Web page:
The city's's top doctor advises residents to limit contact with people they do not live with, and promises tougher restrictions for restaurants and bars
Social bubbles are a bust in Toronto, the city’s top public health official said on Monday.
Amid the “continued and significant COVID-19 resurgence,” Medical Officer of Health Eileen de Villa is now advising Torontonians to limit contact with anyone they do not live with.
“Nowhere in the city escapes the risk,” de Villa told reporters during a city hall press briefing. “We move around too much for that. But this is not the time to panic. It is the time to act.”
Toronto Public Health reported a daily increase of 384 cases on Monday, bringing the city’s total COVID-19 case count to 19,033. Of those cases, 16,034 have recovered. So far this month, there have been approximately 3,000 new infections.
Earlier in the day, the province recorded a daily rise of 700 new cases – a record high. Nearly half the daily cases reported by the province were in Toronto.
Though there has been reports of clusters in bars and restaurants throughout the city, de Villa said that where people go is less important than “what you do when you are there.”
“In Toronto, we have to acknowledge that the extent of the infection spread and the nature of city life means that the concept of the bubble or the social circle no longer reflects the circumstances in which we live,” she said. “It was a sensible approach to exiting the strict isolation and restrictions of last spring. It was an effective model for safely establishing contact between people at that time.
“But with reopening and the return to school, times have changed,” she added. “That is why fighting COVID-19 demands we limit contact with people we don’t live with. And watch our distance when we’re with them.”
In June, provincial public health officials introduced the concept of social circles – or bubbles – as lockdown measures were gradually eased.
Under the guidance, a “circle” of no more than 10 people can interact and come into close contact with one another – including hugging and kissing – without having to practise physical distancing.
I’m recommending actions to address the concerning increase in #COVID19 cases. We all play a role: as much as possible limit contact with anyone you don’t live with & keep 6 ft apart, wear a mask, wash your hands, & stay home if sick. Read my statement: https://t.co/xf9dS9bUlT— Dr. Eileen de Villa (@epdevilla) September 28, 2020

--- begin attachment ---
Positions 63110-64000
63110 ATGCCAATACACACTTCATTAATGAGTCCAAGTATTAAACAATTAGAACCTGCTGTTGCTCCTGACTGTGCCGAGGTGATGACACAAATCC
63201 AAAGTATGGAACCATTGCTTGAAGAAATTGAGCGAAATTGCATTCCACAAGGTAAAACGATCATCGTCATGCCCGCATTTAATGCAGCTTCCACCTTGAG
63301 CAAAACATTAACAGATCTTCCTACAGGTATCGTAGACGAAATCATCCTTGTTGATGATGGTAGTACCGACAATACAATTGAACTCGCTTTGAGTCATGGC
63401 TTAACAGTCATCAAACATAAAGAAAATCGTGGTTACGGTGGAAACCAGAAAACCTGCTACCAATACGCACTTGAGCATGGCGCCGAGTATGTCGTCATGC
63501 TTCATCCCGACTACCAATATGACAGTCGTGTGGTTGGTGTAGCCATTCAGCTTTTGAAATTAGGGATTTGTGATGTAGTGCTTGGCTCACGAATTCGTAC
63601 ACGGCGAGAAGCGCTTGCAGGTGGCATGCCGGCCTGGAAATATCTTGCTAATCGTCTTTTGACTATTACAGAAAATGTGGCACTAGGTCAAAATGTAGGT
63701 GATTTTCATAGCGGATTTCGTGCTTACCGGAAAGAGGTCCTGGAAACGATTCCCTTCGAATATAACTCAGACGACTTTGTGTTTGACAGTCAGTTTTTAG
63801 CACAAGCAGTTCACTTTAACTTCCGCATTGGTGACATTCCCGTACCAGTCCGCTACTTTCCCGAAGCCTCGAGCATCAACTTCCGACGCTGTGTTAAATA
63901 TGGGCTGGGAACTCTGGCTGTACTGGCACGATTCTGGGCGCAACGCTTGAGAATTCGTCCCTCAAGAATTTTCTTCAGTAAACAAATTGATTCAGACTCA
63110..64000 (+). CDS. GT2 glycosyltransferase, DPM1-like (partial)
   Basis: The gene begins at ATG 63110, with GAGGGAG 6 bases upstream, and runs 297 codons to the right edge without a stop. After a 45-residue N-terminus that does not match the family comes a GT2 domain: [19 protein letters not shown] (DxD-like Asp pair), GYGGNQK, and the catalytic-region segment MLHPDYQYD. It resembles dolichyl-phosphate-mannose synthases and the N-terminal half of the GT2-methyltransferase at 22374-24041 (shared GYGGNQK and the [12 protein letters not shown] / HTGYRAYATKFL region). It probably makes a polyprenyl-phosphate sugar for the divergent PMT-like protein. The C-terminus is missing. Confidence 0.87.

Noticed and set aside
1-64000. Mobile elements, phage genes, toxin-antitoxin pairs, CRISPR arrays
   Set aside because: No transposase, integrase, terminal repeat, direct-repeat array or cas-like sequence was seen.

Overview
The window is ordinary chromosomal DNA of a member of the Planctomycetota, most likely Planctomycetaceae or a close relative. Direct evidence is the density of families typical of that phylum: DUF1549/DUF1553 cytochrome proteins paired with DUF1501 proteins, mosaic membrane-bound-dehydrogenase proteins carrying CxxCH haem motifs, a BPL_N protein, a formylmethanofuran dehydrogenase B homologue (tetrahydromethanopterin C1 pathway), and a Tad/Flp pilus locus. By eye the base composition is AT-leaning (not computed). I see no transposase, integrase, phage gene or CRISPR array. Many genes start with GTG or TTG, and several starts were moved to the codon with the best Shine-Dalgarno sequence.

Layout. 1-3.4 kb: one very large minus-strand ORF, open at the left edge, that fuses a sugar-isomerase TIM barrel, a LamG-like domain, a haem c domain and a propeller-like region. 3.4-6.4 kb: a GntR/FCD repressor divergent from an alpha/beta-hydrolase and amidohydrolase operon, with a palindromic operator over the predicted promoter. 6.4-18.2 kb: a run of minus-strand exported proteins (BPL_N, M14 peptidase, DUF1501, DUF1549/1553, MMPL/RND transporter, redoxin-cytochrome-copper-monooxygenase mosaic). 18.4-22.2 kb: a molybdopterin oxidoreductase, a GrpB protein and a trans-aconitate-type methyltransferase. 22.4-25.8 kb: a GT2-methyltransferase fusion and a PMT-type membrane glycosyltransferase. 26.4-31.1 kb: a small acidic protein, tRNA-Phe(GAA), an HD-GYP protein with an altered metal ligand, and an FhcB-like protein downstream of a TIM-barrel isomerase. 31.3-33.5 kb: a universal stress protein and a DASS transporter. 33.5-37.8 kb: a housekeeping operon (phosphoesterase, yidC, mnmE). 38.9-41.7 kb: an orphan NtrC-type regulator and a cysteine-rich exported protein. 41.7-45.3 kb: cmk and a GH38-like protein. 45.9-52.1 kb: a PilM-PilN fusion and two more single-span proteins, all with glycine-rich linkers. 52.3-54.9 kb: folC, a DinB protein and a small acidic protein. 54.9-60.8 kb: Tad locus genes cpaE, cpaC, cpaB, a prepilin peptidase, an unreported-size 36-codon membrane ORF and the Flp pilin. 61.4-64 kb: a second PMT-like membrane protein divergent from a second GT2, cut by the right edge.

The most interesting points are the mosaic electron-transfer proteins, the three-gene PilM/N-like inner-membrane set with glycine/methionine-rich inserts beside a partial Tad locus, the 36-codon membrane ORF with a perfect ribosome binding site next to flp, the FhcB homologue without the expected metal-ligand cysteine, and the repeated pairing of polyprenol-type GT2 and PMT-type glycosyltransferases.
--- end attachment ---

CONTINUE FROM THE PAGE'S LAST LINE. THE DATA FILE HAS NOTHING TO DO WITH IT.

In response to the dramatic rise in new cases in recent weeks, the Ontario government has reduced capacity for indoor and outdoor gatherings, reduced open hours for restaurants and bars and shut down strip clubs.
De Villa wants to go further in Toronto and will propose new restrictions on food and drink establishments to city council on Wednesday.
She will recommend reducing the total number of patrons in a restaurant or bar from 100 to 75 and lower the number of people at a table from 10 to six. De Villa wants to require venues to collect contact information for all patrons – not just one person at a table – and ensure background music be no louder than normal conversation.
She will also recommend existing bylaws enacted during the pandemic be extended until the firt council meeting in 2021.
The proposed measures “reflect the seriousness of the infection levels we are seeing,” she said.
Though these new measures are aimed at restaurants and bars, de Villa warned that new cases are coming from a variety of sources – private parties, workplaces, weddings, religious services – and warned that simply avoiding bars and restaurants could lead to a false sense of complacency.
“There is nothing inherently wrong with the hospitality sector,” she said. “There is, however, a potential level of risk distinct to it, which the province acted to address.”
Asked about an Ontario Hospital Association statement urging the province to return to Stage 2 of the reopening plan, de Villa commended them for speaking out.
“I’m quite sympathetic and completely aligned with them,” she said. “One of our major objectives throughout the entire COVID-19 response has been to ensure the capacity for the health-care system is preserved.”
With files from Julia Mastroianni